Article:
I have a vented attic space with poor insulation in the attic floor and rafters, so I'm going to button it up.

My energy auditor suggested I insulate the floor as follows: cut blocks of rigid foam for the ends of the joist bays, and tack them in place with spray foam. Then, fill the joist bays with loose cellulose, and top that with rigid foam (ISO) seam-sealed with spray foam. This should create the air and vapor barrier between the conditioned and unconditioned spaces. Finally, since I'd want to use it as storage space, I'd put plywood or OSB decking over the top.

The rafters will be fiberglass bats (there are some in place that were improperly installed, but in good shape, so I want to reuse them) with the foil side facing towards the roof about 1" off the sheathing. I'll then staple FSK across the rafters with the foil facing in.

I think I'm on board with everything, but I'm wondering about the decking and the FSK. Since the rigid will act as the vapor and air barrier between the conditioned and unconditioned space, do I have to worry about condensation forming on the decking? Is it really worth spending money on the FSK if the attic space is vented? I do have the ability to open and close the gable-end vents (the only active vents in the space).

This house is in Seattle, built in 1925.

  • 1
    You normally insulate the attic floor (vented cold roof) or the rafters (unvented hot roof). Not both. If you're fully insulating the attic floor, there's not much to gain (if anything) insulating the rafters.
    – DA01
    Commented Oct 29, 2014 at 3:02
  • Thanks @DA01 That was my thought, too. It's a vented attic, so I didn't follow why I'd be insulating the rafters - other than perhaps to minimize the attic becoming a sauna in the summer and more comfortable digging out Christmas ornaments in the winter! Commented Oct 29, 2014 at 4:00

3 Answers 3


I am sorry but this sounds like horrible advice. Rigid or spray foam should not be used in large attics unless you just have money to burn. For your $ fiberglass blown in insulation is perfect for your installation plus plywood. (Fiberglass over cellulose since insects may love the coziness of the "wood boxes").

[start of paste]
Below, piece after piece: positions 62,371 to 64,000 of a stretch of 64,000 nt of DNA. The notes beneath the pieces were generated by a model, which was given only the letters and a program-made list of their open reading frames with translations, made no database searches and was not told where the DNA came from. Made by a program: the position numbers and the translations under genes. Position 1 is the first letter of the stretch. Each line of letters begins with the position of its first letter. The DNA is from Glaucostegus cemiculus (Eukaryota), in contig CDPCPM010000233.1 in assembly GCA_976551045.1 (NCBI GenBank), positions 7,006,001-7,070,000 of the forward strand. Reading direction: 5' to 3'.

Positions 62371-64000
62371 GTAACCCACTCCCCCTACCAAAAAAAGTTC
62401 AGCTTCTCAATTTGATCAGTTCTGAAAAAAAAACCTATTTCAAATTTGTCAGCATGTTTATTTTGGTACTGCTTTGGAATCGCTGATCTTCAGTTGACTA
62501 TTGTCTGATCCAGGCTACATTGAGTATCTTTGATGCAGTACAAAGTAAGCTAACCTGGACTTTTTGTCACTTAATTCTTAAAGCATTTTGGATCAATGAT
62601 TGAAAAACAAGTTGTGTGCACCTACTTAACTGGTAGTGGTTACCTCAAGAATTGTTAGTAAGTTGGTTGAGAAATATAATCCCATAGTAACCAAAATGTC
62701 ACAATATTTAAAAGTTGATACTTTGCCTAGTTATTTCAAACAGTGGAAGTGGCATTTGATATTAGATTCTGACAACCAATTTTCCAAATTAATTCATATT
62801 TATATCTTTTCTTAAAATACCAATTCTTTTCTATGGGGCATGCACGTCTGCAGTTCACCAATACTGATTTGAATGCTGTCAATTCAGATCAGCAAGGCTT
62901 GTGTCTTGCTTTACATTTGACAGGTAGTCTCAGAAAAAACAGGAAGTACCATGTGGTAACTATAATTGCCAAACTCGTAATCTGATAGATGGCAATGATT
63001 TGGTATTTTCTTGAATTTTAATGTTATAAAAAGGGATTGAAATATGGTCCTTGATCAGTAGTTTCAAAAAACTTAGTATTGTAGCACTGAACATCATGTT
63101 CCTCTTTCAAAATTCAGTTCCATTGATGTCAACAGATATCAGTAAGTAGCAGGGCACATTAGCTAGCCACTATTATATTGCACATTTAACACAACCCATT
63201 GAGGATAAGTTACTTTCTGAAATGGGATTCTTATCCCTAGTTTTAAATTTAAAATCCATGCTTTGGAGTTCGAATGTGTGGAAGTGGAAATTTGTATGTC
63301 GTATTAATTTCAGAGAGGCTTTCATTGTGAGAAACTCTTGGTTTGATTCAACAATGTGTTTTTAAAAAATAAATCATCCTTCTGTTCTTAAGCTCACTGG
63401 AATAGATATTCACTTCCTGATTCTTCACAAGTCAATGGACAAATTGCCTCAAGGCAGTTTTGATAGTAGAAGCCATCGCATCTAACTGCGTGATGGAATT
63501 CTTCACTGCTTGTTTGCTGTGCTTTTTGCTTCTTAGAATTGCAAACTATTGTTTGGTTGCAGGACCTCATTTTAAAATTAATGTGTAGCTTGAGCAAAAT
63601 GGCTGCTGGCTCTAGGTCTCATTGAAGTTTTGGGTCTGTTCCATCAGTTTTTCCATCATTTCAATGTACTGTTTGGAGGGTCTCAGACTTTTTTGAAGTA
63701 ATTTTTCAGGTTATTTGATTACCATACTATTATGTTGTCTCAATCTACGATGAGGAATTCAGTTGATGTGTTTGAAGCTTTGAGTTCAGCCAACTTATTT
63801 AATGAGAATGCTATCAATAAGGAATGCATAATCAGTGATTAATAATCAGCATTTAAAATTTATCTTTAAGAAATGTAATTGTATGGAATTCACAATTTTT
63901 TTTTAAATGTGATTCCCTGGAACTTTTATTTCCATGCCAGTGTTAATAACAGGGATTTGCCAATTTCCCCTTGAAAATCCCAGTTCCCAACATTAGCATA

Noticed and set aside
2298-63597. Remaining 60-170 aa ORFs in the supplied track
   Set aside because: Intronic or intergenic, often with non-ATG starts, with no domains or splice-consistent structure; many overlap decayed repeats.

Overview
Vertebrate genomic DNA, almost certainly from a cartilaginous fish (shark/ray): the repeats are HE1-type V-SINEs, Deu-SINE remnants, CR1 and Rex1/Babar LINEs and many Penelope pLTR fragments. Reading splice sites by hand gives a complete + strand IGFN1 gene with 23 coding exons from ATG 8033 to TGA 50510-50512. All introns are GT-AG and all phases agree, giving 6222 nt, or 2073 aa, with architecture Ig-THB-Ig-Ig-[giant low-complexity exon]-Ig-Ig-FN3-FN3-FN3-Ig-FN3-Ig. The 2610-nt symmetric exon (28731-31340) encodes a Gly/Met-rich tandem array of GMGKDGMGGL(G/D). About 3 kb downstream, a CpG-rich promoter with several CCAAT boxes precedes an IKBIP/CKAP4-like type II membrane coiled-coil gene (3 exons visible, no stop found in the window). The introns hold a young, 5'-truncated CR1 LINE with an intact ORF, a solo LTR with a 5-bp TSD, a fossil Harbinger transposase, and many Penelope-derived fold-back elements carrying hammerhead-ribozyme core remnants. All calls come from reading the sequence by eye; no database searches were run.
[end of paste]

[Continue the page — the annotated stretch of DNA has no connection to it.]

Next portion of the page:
Also in large attics you ONLY insulate near the top floor ceiling. Insulating the roofline is useless.

  • 1
    I agree, this isn't good advice. It makes no sense to insulate the rafters unless you want to use this as a finished/conditioned space. Typically attics are not a good place for storage. They have extreme temperatures, and insects and rodents hang out there. In my home, I had existing cellulose under the floorboards and that was it. The insulation had shifted and in some places there wasn't anything there at all. I got some more cellulose and packed it in where it was low and then got rolls of R-48 insulation and covered the entire floor like a blanket. It has worked great so far. Commented Oct 29, 2014 at 13:01
  • I agree that insulating the floor and the rafters is not warranted. But I still have a question about filling an attic with a blanket of loose cellulose or fiberglass. If there's no air barrier on the vented side of the insulation, heat is still going to move through it when air moves through the vented space. Insulation only works when there's no draft. I think this is why my auditor proposed rigid foam over cellulose-filled joist bays: the rigid would provide the air barrier as well as providing additional R-value. His method seems sound, but I agree the cost is high: $800 for 700 sqft. Commented Oct 29, 2014 at 21:21

What is your budget for the entire project and does it near the quote from a company willing to spray-foam the rafters?

Once the rafters are completely sealed with foam, the ceiling joists become less of an issue. Shove all the old insulation at hand into the floor cavities. Deck over it ASAP, so the workers don't damage your drywall by falling into a cavity. The gable vents could be sealed and the attic can now be considered (somewhat) conditioned space.

Insulation does not go in backwards. The vapor barrier goes on the heated side. You should remove the face if you're going to fill behind with it.

  • Budget is "whatever I can do myself for not a lot of money." I didn't get bids for any work since I can do this myself. If I need roughly 28 sheets of 2" polyiso, I'm at $900ish ($33/sheet). Add to that the cellulose and decking, and I'm at about $1500 for the job, give or take. Commented Oct 29, 2014 at 4:02
  • @the_meter413 Yea, no where near the cost. Check that link for some good info.
    – Mazura
    Commented Oct 29, 2014 at 4:43

I did some work in my cousins home, one project was improving his insulation in his attic. He was already using it for storage and only had the 1960's version of insulation in place. (R-8)

The plan included making a 8X12 storage platform and catwalk to his gable vents and HVAC unit. Using a number of 2X8s I crossed them over the existing joists edgewise at 24" on center, the same way I would run the R-30 insulation that I added in the next step. This is what I attached the 1/2" plywood to. The 2X8s kept the deck from compressing the insulation. I also attached the 2X8s with screws, because the hammering would otherwise knock loose the drywall on the ceiling, may be plaster in your case.

23" X 40' +/- unfaced rolls were brought in to do the job, since the existing had foil facing on it. I set them on one end and sent them on their way to the other end unrolling as they went, using a 1X4 to adjust them in place. With the rolls run the way they were, there is a complete blanket of insulation over the entire floor of the attic, only interrupted by the 2X8s in the area of storage.

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